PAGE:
Morgan, along with America's other giant banks, like to argue they can't be broken up because they must compete with other global giants, companies like Lloyd's.
But when you're competing against Lloyd's today, you're also competing with the UK government. That government decided to be paid for its 2008 injection of capital into the banking system with shares.
At one time it owned 43% of Lloyd's, and still owns 32%.
The government of David Cameron wants to get out of Lloyd's as badly as the U.S. wanted out of General Motors, but it's taking longer and involves sales of Lloyd's assets rather than stock in a growing company.
I wonder how Jamie Dimon would have liked working for the government? On the other hand, how might taxpayers have liked being in bed with Dimon?
That's because despite the government stake, Lloyd's remains a pirate ship. It was recently implicated in a scheme involving the mis-selling of interest rate swaps. It was also implicated in the recent manipulation of foreign exchange markets.
The asset sales, too, have proven to be problematic. Lloyd's agreement to sell hundreds of branches to the Co-Operative Bank wound up crashing the Co-Operative, and forced it into the hands of New York hedge funds.
The bank's latest asset sale is a $1.06 billion sale of its Scottish Widows Investment Partnership, which manages $320 billion in assets, to Aberdeen Asset Management. The deal will leave Lloyd's with a 9.9% stake in Aberdeen, which in turn becomes Europe's biggest independent fund manager.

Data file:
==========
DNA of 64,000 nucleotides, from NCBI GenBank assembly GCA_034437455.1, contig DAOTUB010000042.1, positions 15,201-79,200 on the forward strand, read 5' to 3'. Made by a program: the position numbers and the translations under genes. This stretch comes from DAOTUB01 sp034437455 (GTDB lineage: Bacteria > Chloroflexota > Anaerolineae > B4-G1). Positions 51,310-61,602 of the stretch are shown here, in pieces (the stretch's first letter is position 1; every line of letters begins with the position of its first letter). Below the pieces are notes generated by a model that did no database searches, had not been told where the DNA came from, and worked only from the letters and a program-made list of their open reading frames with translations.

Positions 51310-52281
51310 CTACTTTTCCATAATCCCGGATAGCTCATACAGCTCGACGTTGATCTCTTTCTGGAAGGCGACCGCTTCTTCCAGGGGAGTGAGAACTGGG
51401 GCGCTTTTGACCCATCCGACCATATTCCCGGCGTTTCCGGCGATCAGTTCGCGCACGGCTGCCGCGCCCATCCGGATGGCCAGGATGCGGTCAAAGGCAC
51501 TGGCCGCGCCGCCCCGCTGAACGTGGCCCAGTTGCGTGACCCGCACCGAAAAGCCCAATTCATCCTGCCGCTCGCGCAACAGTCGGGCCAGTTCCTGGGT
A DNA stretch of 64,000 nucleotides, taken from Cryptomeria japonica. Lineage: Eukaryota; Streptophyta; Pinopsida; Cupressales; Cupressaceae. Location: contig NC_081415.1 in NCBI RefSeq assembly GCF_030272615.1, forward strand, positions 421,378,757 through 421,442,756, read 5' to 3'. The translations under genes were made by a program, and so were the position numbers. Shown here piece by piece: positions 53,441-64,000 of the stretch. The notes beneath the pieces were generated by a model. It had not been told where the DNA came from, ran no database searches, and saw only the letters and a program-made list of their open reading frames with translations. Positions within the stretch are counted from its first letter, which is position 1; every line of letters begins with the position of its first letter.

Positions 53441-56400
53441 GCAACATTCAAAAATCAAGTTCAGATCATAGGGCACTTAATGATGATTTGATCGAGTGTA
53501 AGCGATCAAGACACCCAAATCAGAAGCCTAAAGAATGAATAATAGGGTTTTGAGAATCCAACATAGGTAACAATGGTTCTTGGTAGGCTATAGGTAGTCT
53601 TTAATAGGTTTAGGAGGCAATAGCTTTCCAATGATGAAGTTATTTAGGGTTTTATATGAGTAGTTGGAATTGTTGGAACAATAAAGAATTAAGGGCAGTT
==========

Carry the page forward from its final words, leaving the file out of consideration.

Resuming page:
That's just part of the Scottish Widows group, however. The bank continues to own the group's life insurance, pensions and investment business. That business is being accused of moving pension funds into so-called "dud funds" without their knowledge. and was also implicated in scandals during the last decade
Despite all this, some analysts consider Lloyd's a buy. Over the last year the shares are up 78%. The reason for that is in 2013 it has once again become a moneymaker, earning over three billion British pounds, about $4.8 billion.
All this is why bank regulators have such a difficult time. Our regulators are told that our banks must compete, as are their regulators. Crossing ethical and even legal lines is seen as a cost of doing business. Government ownership is no panacea.
Any wonder mistrust of banks is rampant on both sides of the Atlantic?
At the time of publication the author owned no shares in companies mentioned here.
This article was written by an independent contributor, separate from TheStreet's regular news coverage.